I also firmly believe that the advent of Hummingbird and the “new” algorithm that no matter how authoritative a website may be that the days of dominating page one for all your industry money kw’s is over. I know I’m preaching to the choir when I tout content as the great equalizer…but the same happens there like it did with black hat linkbuilding practices…the ones with limited resources (people and $) look for the shortest possible route to a top organic search ranking. No matter if stats are “not provided”, if you know your consumer you know the kw’s for which you must rank. The less competitive niches will be filled with garbage..as will the others..and G knows it. So, we’ll have certain industries where G is forced to rank crappy stuff and others (like SEO for example – where there are TONS of great people out there sharing/educating, etc..) where it will be near impossible to rank (well..as in Top 10) unless you’re tackling a more obscure subject or have the luxury of writing/working for an outfit that has legs on the web.

    Great article Jason. Like @James I plan to use it as material for clients who haven’t yet grasped the differences nor understand how to resolve either penalty situation. – Jeff

  8. Good points to be noted Mr. Jeff. But the big thing is we are just compelled to be dependent on G and there is no alternate solution to rank well over the internet and besides of all these things happening people are just still stick to G. Due to the fact that G has most utilizable search engine over the world whether its organic search or ppc vendors put stuff on Google and consumers also want to see it there leaving behind other SE.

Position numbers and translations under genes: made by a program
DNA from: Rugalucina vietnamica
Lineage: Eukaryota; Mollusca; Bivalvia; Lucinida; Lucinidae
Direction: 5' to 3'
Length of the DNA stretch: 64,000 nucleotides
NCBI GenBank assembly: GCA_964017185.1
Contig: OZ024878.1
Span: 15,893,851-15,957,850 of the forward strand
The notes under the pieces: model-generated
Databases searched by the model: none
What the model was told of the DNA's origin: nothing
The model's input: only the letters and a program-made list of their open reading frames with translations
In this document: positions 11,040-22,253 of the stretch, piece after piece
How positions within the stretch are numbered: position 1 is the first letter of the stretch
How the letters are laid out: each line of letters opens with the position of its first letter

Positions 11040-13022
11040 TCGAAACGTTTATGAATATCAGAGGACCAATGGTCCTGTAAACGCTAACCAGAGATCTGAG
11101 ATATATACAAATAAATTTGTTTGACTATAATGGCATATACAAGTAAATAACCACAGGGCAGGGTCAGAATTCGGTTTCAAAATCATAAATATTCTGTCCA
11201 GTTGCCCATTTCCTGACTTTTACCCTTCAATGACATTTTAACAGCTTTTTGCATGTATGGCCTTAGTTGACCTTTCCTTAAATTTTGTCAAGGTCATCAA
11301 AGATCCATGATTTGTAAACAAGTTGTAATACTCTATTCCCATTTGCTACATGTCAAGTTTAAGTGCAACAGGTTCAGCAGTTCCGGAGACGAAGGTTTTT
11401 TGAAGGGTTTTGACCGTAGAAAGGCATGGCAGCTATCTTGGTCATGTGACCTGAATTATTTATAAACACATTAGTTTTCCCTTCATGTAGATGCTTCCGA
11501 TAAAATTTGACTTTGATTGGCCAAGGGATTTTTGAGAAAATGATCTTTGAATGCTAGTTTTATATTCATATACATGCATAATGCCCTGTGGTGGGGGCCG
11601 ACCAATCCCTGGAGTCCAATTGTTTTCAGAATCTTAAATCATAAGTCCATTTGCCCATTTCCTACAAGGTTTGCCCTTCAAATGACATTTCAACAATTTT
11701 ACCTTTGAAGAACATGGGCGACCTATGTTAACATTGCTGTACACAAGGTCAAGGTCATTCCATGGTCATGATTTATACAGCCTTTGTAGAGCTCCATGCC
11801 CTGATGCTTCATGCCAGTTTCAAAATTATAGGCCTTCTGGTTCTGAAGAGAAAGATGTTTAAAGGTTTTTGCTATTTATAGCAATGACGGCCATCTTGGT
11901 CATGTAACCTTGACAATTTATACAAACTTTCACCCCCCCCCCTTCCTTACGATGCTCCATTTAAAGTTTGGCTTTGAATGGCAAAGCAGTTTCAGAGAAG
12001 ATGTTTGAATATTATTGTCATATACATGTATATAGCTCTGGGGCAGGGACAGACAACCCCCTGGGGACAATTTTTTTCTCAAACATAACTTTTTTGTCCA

1. @Aamir,
      There’s no denying G’s ultimate power when it comes to ranking for commercially viable kw’s. BUT, I don’t think they will maintain that stranglehold that much longer, in the sense that they’ll maintain the 80-90-99.9% dominance they currently enjoy in almost all markets.

      Sites like FB, Amazon, and LinkedIn have invested heavily in search (semantic and non), and search within those platforms only increases as more people come online. B2B services will migrate to well-administered local platforms, that maybe G will have a really big hand in (G+?) and maybe not.

      Conventional search will never go away, and as the technology used to decipher context, relevancy, and authoritativeness becomes more accessible I think we’ll see somewhat of a boycott against G, not because they haven’t served us well, but because they are the only ones that have served us, and we’re taught to believe that monopolies are bad. Not to say I wouldn’t pull a Hot Tub Time Machine “a la Lougle” if given the opportunity…